Photo by Mark Larson
Volunteer Tony Wallin, of Arcata, helped move the lighted lanterns away from the shore into the gentle breeze blowing across Klopp Lake.
The Saturday morning lantern-making workshop on the Arcata Plaza was busy with people of all ages making lanterns with personalized remembrances or social commentary for that evening’s 36th annual Lantern Floating Ceremony at Klopp Lake in the Arcata Marsh and Wildlife Sanctuary.
The Lantern Floating Ceremony is based on the Japanese Obon tradition of honoring the departed. Our local event was first organized by the city’s Nuclear Free Zone Committee as a memorial for those affected by the WWII bombings of Hiroshima and Nagasaki, and to increase awareness about the dangers of nuclear proliferation. See the slideshow below for photos of the ceremony.
Other community groups and the city of Arcata now host the event, and volunteers organize the lantern-making workshop and evening program, move the hundreds of lanterns to Klopp Lake and retrieve the lanterns after the event.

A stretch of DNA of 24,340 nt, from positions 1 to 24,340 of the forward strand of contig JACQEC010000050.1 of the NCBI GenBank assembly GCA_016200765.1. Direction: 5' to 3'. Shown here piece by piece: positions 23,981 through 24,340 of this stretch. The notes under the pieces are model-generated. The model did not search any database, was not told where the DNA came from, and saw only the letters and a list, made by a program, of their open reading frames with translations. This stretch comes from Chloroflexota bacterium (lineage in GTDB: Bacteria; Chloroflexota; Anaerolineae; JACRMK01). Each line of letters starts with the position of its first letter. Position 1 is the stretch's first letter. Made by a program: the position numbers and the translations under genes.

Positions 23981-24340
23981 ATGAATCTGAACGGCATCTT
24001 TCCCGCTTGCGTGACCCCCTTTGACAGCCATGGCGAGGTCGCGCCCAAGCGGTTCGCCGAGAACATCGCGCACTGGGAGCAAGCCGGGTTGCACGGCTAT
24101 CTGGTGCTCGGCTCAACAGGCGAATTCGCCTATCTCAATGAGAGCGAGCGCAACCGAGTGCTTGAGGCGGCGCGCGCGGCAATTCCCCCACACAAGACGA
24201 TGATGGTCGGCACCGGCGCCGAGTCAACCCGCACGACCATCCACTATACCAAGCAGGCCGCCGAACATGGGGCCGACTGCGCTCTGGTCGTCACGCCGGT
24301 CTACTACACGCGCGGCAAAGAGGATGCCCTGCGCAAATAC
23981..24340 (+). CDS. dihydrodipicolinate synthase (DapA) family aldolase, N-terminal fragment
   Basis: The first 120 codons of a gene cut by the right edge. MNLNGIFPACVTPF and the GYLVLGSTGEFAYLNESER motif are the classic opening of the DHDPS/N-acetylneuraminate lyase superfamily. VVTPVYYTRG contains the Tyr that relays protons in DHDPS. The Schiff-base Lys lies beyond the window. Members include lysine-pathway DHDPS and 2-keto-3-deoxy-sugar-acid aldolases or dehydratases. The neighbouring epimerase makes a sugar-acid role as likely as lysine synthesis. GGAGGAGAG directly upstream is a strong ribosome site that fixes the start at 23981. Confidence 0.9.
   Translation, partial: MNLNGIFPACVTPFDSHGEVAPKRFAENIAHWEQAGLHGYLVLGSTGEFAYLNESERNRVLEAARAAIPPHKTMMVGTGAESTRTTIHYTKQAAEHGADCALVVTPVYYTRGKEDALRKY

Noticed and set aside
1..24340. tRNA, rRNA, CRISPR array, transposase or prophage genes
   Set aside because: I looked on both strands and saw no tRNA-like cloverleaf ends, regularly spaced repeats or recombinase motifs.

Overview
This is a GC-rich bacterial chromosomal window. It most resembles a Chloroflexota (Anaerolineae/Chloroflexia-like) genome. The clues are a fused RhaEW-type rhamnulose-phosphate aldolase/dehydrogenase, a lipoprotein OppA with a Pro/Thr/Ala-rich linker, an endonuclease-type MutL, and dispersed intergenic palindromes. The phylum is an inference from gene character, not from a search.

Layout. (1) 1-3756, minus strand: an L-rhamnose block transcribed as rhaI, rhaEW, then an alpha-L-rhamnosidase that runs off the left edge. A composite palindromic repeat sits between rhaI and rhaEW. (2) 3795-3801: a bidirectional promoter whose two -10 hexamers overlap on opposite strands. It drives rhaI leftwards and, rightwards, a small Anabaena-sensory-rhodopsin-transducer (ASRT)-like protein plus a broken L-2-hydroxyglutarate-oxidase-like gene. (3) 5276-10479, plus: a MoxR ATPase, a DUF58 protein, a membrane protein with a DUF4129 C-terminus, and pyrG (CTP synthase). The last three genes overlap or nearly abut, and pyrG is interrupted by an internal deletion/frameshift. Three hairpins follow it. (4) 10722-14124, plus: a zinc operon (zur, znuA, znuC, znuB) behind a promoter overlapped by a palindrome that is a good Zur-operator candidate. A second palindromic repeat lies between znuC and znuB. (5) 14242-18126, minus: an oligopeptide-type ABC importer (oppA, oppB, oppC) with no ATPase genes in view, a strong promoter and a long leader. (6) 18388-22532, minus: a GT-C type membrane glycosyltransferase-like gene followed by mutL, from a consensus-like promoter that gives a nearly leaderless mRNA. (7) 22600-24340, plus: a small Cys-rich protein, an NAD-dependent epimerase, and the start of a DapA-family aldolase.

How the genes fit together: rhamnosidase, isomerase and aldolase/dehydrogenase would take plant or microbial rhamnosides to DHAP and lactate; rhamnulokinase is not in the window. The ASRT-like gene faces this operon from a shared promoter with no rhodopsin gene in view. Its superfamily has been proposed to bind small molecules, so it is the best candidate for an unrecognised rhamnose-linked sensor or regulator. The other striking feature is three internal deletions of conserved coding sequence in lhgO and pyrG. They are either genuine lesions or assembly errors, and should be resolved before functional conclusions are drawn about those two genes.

Arcata Mayor Sofia Pereira introduced the evening program which included the ceremonial floating of three large lanterns symbolizing the “past, present and future,” poetry and music by the Raging Grannies group and others, as well as community-related advocacy presentations.
As twilight faded to darkness, volunteers helped launch the fleet of lanterns, lit with battery-powered lights, onto the water, where a light breeze that carried them east into Klopp Lake.